Parliamentary Committee rules GCHQ spying program with NSA's PRISM was legal
Parliament’s Intelligence and Security Committee (ISC) has issued a report into the legality of the intelligence gathering and information sharing by using the NSA’s PRISM program.
The report states that GCHQ conformed to its statutory obligations by using the NSA’s PRISM program to access the content of private communications of UK nationals..
The ISC reviewed the GCHQ reports produced with American intelligence. The ISC said the evidence showed that any intelligence sought had "conformed with GCHQs statutory duties" under the Intelligence Services Act 1994. The committee said in its statement:
"It has been alleged that GCHQ circumvented UK law by using the NSA's PRISM program to access the content of private communications. From the evidence we have seen, we have concluded that this is unfounded.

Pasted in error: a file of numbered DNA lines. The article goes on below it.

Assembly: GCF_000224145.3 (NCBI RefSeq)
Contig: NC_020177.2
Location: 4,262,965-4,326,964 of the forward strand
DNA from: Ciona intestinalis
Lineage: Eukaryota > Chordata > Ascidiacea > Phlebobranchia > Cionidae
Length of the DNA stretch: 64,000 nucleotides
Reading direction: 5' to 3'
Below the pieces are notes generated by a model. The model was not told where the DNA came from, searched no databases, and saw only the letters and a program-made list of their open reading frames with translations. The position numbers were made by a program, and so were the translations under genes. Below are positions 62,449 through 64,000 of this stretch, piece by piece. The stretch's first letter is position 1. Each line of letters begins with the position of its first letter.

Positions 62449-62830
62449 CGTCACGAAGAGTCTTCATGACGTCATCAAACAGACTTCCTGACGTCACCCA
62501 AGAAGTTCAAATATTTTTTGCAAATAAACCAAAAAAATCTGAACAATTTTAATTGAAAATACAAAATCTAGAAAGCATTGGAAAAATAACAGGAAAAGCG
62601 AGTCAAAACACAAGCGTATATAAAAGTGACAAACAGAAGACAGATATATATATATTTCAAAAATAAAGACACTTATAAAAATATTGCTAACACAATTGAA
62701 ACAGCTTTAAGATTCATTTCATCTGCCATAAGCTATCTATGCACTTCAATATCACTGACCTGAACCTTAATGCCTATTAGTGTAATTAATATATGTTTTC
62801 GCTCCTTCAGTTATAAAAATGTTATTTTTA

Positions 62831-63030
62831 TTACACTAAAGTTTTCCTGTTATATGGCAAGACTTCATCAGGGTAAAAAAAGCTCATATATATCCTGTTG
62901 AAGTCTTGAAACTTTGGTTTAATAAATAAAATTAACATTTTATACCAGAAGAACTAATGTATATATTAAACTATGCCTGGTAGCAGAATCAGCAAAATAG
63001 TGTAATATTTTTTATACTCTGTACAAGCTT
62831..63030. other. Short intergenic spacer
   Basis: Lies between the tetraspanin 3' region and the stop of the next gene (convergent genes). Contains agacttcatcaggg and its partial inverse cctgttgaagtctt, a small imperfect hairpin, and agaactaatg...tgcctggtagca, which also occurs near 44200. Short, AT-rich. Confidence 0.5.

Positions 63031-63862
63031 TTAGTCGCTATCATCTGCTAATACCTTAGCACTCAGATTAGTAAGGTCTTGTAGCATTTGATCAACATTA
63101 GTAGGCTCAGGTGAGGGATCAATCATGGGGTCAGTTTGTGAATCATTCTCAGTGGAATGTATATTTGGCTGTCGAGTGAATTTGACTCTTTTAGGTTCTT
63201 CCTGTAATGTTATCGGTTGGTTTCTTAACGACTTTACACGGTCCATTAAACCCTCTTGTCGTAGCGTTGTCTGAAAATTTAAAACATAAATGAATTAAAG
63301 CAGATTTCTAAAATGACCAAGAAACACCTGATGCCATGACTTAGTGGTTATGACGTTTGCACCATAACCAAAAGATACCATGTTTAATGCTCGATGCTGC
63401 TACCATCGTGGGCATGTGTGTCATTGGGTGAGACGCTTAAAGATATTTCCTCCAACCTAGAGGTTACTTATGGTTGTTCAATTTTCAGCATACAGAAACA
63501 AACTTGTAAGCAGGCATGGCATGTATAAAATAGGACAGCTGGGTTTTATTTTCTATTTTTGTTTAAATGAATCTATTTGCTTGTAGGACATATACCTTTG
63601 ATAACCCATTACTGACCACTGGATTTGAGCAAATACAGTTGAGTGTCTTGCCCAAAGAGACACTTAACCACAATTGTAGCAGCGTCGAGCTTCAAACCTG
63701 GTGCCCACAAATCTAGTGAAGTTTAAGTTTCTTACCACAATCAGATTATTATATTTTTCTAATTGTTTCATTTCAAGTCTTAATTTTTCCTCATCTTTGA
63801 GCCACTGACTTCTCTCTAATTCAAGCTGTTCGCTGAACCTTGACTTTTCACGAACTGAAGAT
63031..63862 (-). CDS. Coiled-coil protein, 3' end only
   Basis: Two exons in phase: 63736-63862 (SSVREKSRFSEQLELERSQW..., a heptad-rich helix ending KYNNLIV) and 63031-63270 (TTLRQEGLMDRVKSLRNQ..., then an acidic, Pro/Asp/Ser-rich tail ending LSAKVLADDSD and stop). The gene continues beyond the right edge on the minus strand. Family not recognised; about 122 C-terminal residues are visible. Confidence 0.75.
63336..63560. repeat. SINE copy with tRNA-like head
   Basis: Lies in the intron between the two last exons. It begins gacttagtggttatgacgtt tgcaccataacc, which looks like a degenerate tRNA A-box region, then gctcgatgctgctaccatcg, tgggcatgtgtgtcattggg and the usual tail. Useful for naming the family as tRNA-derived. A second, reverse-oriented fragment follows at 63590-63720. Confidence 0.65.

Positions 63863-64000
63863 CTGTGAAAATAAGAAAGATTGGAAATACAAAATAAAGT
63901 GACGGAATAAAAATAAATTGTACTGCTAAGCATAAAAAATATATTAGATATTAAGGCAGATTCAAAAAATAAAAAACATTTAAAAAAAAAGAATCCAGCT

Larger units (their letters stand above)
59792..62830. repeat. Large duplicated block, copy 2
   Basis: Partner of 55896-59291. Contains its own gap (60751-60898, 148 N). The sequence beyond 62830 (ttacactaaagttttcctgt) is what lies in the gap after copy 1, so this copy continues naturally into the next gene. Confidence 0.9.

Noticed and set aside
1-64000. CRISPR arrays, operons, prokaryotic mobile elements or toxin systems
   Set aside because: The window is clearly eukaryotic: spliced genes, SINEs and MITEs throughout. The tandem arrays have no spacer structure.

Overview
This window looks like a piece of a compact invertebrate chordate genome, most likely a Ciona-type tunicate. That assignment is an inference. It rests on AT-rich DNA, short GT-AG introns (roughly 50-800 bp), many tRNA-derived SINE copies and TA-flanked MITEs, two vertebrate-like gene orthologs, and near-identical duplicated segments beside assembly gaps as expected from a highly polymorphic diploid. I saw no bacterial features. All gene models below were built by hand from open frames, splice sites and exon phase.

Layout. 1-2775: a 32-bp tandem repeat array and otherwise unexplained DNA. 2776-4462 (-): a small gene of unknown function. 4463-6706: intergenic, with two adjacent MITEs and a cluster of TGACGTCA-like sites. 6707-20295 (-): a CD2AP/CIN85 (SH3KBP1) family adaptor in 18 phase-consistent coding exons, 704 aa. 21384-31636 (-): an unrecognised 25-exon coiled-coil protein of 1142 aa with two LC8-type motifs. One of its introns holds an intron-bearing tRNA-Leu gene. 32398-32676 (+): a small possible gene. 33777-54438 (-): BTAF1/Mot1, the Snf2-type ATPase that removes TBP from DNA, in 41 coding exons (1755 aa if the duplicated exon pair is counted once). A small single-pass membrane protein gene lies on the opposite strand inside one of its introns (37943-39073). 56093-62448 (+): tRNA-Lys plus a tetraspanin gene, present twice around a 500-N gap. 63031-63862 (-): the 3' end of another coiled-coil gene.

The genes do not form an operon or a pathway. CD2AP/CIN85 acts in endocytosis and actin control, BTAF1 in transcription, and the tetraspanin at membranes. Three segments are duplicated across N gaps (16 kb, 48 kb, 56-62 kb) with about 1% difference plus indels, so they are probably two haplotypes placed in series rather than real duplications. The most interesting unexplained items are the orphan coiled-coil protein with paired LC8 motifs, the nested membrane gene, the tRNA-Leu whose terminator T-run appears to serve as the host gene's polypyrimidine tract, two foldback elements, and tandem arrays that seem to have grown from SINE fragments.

"We have reviewed the reports that GCHQ produced on the basis of intelligence sought from the U.S., and we are satisfied that they conformed with GCHQ’s statutory duties. The legal authority for this is contained in the Intelligence Services Act 1994.
"Further, in each case where GCHQ sought information from the U.S., a warrant for interception, signed by a Minister, was already in place, in accordance with the legal safeguards contained in the Regulation of Investigatory Powers Act 2000."
The committee was given reports from GCHQ which gives us fascinating insight into just what was handed over to the Americans under PRISM. Unfortunately the committee created as many questions as they answered. Some of the topics covered in the ISC’s scrutiny into GCHQ’s access include “the content of communications, the legal framework which governs that access, and the arrangements GCHQ has with its overseas counterparts for sharing such information.”